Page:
There are reasons that “Coriolanus” is one of William Shakespeare’s least-produced plays. The poetry is scant, the politics reactionary, and the “hero” a loathsome jackal. As a result, chances to see the show are rare. So if you care about Shakespeare, you shouldn’t miss the fine production now at the Cohesion Theatre, for it turns the title character into a monster that you can’t take your eyes off.
Dave LaSalle seems too short to play Coriolanus, a killer so intimidating that everyone around him involuntarily backs away. But LaSalle is so ferocious in his bared teeth, flared nostrils, sneering lip, and widened eyes that members of the audience find themselves pressed against their seat backs to avoid him. Wearing a green army jacket over a blue Roman tunic, LaSalle prowls the stage like a junkyard dog off his chain.
Caius Martius was a real person, a Roman warrior whose slaughter of the enemy at Corioles in 493 won him the name Coriolanus. In Shakespeare’s version, Coriolanus is a killing machine not unlike Homer’s Achilles and also an aristocrat whose contempt for the common people is not unlike Mitt Romney’s. When he returns from Corioles as a war hero, Coriolanus’ fellow noblemen elect him as new consul. The election has to be ratified by the newly enfranchised commoners, but that should just be a formality as long as he mouths the expected platitudes.
The soldier tries his best, but like Romney, he can’t disguise his true feelings about the 47 percent. When the liberal politicians accuse him of tyrannical ambition, Coriolanus loses his composure and howls at them, “You common cry of curs, whose breath I hate as reek of the rotten fens, whose loves I prize as the dead carcasses of unburied men that do corrupt my air, I banish you!” Instead, it is he who is banished from Rome.
All this would work a lot better if Shakespeare had presented the conflict on a level playing field, but he didn’t. A confirmed monarchist, the playwright portrays the working class as a bunch of foolish children duped by their knavish liberal leaders into falsely accusing the admirable ruling class. Coriolanus’s fault, the dialogue clearly implies, lies not in his belief that the commoners are incapable of political power but in bluntly telling them so.
The play opens with Rome’s angry citizens demanding an equal share of the scarce corn during a drought, a perfectly reasonable demand. Menenius, a friendly aristocrat, rebuts their argument with a fable as fatuous as anything uttered by Polonius in “Hamlet.” Instead of running Menenius through with a sword as he did to Polonius, Shakespeare allows the allegory to implausibly carry the day. It’s an endorsement of paternalist government that will stick in the throat of any modern theatergoer.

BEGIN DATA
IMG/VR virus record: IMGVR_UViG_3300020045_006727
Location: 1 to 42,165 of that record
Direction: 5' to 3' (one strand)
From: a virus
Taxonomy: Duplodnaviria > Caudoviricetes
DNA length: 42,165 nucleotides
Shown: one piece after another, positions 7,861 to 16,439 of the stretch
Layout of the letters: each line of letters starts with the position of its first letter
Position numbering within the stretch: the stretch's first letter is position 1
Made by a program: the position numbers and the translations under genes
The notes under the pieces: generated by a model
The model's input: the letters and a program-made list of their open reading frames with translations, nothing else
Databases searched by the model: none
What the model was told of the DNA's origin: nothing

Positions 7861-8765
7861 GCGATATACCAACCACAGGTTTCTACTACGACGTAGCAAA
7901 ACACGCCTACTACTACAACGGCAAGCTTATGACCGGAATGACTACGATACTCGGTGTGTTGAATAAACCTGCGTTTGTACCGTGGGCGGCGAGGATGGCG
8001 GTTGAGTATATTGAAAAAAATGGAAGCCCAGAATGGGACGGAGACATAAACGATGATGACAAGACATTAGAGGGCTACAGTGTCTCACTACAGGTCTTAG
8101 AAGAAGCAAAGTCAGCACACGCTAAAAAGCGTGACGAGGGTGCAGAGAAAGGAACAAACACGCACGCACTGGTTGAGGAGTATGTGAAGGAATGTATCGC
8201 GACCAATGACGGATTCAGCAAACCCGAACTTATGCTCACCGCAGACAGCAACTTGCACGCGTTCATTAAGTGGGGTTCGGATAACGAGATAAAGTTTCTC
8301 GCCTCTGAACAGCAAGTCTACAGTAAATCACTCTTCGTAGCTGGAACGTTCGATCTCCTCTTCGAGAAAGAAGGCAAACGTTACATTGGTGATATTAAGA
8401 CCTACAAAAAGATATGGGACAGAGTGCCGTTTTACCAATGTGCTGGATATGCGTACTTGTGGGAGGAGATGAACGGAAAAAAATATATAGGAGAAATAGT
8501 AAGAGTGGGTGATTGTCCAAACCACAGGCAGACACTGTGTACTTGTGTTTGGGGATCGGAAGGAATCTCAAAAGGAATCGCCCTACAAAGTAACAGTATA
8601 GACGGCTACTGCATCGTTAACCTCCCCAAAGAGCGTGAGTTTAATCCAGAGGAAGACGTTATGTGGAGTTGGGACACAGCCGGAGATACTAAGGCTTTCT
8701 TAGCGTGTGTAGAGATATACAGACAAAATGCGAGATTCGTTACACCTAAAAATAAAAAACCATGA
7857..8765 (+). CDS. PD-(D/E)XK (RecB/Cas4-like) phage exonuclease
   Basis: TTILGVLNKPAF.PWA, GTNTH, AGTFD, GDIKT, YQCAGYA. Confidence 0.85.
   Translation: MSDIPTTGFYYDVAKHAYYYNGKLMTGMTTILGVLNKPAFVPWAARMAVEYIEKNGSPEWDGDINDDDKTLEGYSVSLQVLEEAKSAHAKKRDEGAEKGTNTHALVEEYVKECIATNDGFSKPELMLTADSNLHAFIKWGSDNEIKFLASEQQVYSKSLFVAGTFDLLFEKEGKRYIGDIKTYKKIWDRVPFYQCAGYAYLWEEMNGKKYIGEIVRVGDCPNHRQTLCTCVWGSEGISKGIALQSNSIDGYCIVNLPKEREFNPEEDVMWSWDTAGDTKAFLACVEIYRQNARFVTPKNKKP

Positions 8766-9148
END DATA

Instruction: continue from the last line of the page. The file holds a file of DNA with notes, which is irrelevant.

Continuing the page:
One can usually overlook Shakespeare’s feudalist politics, because his plays are usually about something else. But in “Coriolanus” the politics are so front and center that they can’t be evaded. One of the show’s primary narrative motors is a lesson about the bad things that happen when you give the common folks too much power.
Fortunately, there are other narrative strands. Coriolanus, like Mozart in “Amadeus” or James Brown in “Get on Up,” is both a genius and a jerk. LaSalle’s terrific performance allows us to see not only Coriolanus’s brilliance on the battlefield but also his incompetence at basic human relationships.
Banished from Rome, he travels to the home of his archenemy Tullus Aufidius, played with nearly equal ferocity by Matt Ancarrow. In a dazzling set piece, LaSalle kneels on the stage with Ancarrow’s gleaming knife at the throat, describing how the two former enemies might join forces to wreak revenge on Rome. The two men have already spilled so much blood that the possibility of violence crackles in their dialogue.
Nearly as spellbinding is the scene where Coriolanus’ mother Volumnia (Nancy Linden) and his wife Valeria (Kelsey Painter) visit the camp that Coriolanus’ and Aufidius’ combined forces have pitched outside Rome’s gate. As the two visitors plead for their son and husband to not burn the city he once called home, you can see the “yes” and the “no” wrestling in the stretched and pinched skin of LaSalle’s face.
The production’s other standout performer is Painter, who sparkles not only as the weepy wife but also as the fiery leader of the protesters and as Aufidius’ clownish servant. She’s a tiny woman with waist-length hair, but her talent is huge and deserves a role of equal size.
The other performances are generally strong, especially Linden as Volumnia, Ancarrow at Aufidius, and Sean James as the liberal leader Brutus. Unfortunately, some dialogue gets lost due to loud background music, shuffling exits, and/or too-quiet delivery. Director Alicia Stanley maintains a brisk tempo, slowing down only for the impressive set pieces. Designer Casey Dutt has created a handsome city wall out of nailed-together wooden pallets. Stanley, however, misses Shakespeare’s key symbol by not using the same gate for Coriolanus’s banishment and return as for the doorways to Corioles and Aufidius’ home.
This is the first-ever production by the Cohesion Theatre Company, which is housed temporarily in the old Creative Alliance space on Conkling Street in Highlandtown. Stanley and her co-founder Brad Norris had worked together on Christopher Marlowe’s “Edward II” at Spotlighter’s Theatre in June. Six members of the “Coriolanus” cast (including Painter and Ancarrow) appeared in “A Midsummer Night’s Dream” at the Chesapeake Shakespeare Company in September. Out of all these connections arises a most promising addition to the local theater scene.